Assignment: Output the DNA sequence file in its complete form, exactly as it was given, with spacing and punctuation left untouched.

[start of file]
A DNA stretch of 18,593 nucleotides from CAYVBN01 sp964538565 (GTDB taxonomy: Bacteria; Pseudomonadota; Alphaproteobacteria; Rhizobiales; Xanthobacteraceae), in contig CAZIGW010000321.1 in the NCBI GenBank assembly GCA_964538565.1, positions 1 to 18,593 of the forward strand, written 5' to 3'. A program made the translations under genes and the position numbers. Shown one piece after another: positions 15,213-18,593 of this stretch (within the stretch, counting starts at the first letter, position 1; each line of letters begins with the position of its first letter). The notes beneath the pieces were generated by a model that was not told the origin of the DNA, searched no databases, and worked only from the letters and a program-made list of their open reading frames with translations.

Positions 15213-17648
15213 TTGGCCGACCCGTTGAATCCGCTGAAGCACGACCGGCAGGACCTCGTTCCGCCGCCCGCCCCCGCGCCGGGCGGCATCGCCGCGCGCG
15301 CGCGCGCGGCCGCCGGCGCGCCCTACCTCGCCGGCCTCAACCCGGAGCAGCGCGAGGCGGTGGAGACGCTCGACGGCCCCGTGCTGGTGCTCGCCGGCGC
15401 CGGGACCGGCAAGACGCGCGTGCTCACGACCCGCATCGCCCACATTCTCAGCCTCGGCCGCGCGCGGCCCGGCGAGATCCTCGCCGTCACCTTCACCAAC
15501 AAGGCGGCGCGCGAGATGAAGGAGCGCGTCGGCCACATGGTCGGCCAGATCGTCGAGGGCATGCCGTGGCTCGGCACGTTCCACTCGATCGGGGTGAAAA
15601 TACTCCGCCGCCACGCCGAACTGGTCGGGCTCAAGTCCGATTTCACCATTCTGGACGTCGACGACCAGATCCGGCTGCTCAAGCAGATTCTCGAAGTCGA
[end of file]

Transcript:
A DNA stretch of 18,593 nucleotides from CAYVBN01 sp964538565 (GTDB taxonomy: Bacteria; Pseudomonadota; Alphaproteobacteria; Rhizobiales; Xanthobacteraceae), in contig CAZIGW010000321.1 in the NCBI GenBank assembly GCA_964538565.1, positions 1 to 18,593 of the forward strand, written 5' to 3'. A program made the translations under genes and the position numbers. Shown one piece after another: positions 15,213-18,593 of this stretch (within the stretch, counting starts at the first letter, position 1; each line of letters begins with the position of its first letter). The notes beneath the pieces were generated by a model that was not told the origin of the DNA, searched no databases, and worked only from the letters and a program-made list of their open reading frames with translations.

Positions 15213-17648
15213 TTGGCCGACCCGTTGAATCCGCTGAAGCACGACCGGCAGGACCTCGTTCCGCCGCCCGCCCCCGCGCCGGGCGGCATCGCCGCGCGCG
15301 CGCGCGCGGCCGCCGGCGCGCCCTACCTCGCCGGCCTCAACCCGGAGCAGCGCGAGGCGGTGGAGACGCTCGACGGCCCCGTGCTGGTGCTCGCCGGCGC
15401 CGGGACCGGCAAGACGCGCGTGCTCACGACCCGCATCGCCCACATTCTCAGCCTCGGCCGCGCGCGGCCCGGCGAGATCCTCGCCGTCACCTTCACCAAC
15501 AAGGCGGCGCGCGAGATGAAGGAGCGCGTCGGCCACATGGTCGGCCAGATCGTCGAGGGCATGCCGTGGCTCGGCACGTTCCACTCGATCGGGGTGAAAA
15601 TACTCCGCCGCCACGCCGAACTGGTCGGGCTCAAGTCCGATTTCACCATTCTGGACGTCGACGACCAGATCCGGCTGCTCAAGCAGATTCTCGAAGTCGA